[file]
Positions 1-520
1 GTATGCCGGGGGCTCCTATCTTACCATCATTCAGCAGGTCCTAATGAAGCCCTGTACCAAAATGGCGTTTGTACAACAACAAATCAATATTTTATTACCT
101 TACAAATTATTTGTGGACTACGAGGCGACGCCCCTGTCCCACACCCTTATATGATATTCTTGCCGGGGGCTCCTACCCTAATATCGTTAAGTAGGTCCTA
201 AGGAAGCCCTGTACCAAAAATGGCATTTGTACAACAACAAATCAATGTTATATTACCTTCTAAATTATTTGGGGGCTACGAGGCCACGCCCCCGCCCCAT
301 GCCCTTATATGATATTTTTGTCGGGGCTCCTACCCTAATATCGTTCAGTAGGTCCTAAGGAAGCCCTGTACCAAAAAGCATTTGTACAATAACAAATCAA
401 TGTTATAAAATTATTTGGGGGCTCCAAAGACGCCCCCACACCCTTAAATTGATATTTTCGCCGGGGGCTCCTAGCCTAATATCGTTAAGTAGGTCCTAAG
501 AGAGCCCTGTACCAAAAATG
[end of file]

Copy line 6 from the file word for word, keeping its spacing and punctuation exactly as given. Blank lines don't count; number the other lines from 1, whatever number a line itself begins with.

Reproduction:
401 TGTTATAAAATTATTTGGGGGCTCCAAAGACGCCCCCACACCCTTAAATTGATATTTTCGCCGGGGGCTCCTAGCCTAATATCGTTAAGTAGGTCCTAAG